• Ransomware – where a piece of malicious software, typically received via a phishing email, encrypts all of the data on the company’s network, with the perpetrators requesting a ransom (typically £500–£1,000) in order to provide the decryption key.
  • Hack attack – where a hacker manages to gain access to the company’s network, typically by exploiting an unpatched vulnerability within the software, allowing them access to the company data. The target will generally be personally identifiable information (PII) on a company’s customers, especially credit card information
  • Denial of Service attack – when a company’s website is overwhelmed by a volume of data pushed to its servers in a malicious manner. These attacks are increasingly easy and cheap to carry out, with some online tools costing as little as £25 per hour.
  • Human error – people are generally the weakest link in any security chain, and a vast number of data breaches are the result of information being lost, or distributed to the wrong person. Even the seemingly mundane can have far reaching consequences, particularly where sensitive PII is involved.
  • CEO fraud – where a criminal poses as a senior person within the firm, either by hacking or “spoofing” their email account, and convinces someone with financial authority to make a payment




Literature Review

Cyber-attacks become more and more of a daily reality for both companies of all sizes as well as single individuals, yet little is universally known about cyber-crime. M. Uma and G. Padmavathi (2013) outline that there is a generally lack of understanding of the different types of attacks, characteristics and possible results, which may pose an obstacle in trying to defend the information security.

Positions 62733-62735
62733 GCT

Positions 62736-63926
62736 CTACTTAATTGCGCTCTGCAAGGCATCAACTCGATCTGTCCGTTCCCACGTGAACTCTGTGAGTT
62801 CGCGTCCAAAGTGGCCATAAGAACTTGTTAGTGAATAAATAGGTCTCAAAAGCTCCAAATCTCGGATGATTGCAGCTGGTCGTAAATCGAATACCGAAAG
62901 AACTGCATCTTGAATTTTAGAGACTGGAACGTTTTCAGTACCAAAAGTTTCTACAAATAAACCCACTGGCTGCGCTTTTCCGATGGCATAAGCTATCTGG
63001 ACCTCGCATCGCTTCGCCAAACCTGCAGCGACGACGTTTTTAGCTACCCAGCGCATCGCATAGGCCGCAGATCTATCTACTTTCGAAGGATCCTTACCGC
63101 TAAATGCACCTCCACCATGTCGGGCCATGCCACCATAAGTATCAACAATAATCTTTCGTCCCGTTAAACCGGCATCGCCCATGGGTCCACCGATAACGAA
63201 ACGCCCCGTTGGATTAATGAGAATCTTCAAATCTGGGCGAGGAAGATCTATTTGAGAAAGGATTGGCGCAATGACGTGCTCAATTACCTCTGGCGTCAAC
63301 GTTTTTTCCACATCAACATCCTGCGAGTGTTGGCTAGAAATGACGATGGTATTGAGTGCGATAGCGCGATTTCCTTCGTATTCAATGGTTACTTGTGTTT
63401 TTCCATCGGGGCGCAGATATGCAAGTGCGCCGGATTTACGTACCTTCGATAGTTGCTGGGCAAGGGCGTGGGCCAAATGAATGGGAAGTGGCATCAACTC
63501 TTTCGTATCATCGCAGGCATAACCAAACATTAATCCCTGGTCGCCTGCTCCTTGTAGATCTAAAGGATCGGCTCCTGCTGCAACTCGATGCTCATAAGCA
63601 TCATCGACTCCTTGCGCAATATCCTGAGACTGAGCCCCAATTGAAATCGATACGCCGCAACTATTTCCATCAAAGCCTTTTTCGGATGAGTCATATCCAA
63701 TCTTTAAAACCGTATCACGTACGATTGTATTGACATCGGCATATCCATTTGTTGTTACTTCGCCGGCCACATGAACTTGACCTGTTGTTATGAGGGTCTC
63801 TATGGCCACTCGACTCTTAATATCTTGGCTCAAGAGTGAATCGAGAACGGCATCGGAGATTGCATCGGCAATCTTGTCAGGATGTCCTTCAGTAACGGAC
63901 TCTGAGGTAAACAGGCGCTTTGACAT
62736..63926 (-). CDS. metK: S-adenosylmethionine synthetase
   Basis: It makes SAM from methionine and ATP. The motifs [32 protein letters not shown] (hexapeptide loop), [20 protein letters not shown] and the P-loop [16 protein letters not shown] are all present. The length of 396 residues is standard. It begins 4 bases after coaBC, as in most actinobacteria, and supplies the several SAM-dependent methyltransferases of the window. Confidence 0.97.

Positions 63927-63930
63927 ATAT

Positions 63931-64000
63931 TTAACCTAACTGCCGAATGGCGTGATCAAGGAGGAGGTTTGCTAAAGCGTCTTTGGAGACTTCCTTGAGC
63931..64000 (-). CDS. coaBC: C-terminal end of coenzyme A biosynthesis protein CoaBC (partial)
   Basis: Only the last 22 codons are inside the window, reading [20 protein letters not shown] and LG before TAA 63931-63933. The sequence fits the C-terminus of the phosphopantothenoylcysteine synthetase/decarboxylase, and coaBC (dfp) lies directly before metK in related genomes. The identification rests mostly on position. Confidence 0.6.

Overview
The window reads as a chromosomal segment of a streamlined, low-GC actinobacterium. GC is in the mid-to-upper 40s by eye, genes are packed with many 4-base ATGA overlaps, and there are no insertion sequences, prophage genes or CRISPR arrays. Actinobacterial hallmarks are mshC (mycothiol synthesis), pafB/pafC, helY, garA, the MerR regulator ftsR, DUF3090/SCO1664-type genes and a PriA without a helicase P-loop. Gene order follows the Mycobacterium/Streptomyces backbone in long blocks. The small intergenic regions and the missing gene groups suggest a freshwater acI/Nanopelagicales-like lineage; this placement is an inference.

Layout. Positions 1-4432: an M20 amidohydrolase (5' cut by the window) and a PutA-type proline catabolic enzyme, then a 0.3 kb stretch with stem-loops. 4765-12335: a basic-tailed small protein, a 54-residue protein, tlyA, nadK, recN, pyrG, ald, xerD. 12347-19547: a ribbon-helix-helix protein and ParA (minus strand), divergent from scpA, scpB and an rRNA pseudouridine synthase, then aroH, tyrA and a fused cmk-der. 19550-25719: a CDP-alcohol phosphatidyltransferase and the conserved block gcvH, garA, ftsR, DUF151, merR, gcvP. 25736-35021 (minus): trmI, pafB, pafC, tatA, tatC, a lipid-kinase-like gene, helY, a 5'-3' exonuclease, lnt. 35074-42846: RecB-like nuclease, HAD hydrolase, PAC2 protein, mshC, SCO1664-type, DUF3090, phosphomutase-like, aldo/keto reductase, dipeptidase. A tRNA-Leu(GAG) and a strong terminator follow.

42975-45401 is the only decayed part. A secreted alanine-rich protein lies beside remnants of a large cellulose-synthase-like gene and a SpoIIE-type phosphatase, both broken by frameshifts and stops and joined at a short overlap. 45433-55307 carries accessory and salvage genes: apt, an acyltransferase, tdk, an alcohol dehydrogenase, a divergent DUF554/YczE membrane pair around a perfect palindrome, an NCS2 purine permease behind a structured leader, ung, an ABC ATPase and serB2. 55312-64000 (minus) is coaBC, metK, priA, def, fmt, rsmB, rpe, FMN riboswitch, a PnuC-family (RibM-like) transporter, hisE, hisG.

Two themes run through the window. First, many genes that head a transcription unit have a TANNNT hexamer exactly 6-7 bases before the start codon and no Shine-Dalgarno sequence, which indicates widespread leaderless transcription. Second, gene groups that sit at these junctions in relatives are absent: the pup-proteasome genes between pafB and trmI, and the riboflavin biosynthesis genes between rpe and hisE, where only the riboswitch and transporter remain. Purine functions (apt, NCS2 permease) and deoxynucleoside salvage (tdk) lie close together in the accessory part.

Several definitions of the terms cyber-attack, cyber-crime, etc. can be found among the international literature, all having in common the aim to compromise the confidentiality, integrity and availability of data. The technological evolution also brings along the progress of cyber-crime, thus new ways to perform attacks, reach to even harder to penetrate targets and remain untracked are developed continuously. However, traditional cyber threats remain as the source of the most common attacks. Various types of attacks have been defined and studied among the international literature:

  • Man in the middle attack occurs when the attacker interferes between the two communication ends, thus every message sent from source A to source B reaches the attacker before reaching its destination. The risks further posed by this type of attack comprise of unauthorised access to sensitive information or possibilities to alter the information/message that reaches the destination by the attacker;
  • Brute force attack comprises of repeated attempts to gain access to protected information (e.g. passwords, encryption, etc.) until the correct key is found, and information can thus be reached;
  • x DDoS (Distributed Denial of Service) is a type of attack that compromises the availability of data, in the way that the attacker floods the victim (e.g. server) with commands, thus becoming inoperable;
  • Malware is a generic term describing types of malicious software, used by the attacker to compromise the confidentiality, availability and integrity of data. Most common types of malware are: viruses, worms, trojans, spyware, ransomware, adware and scareware/rogware;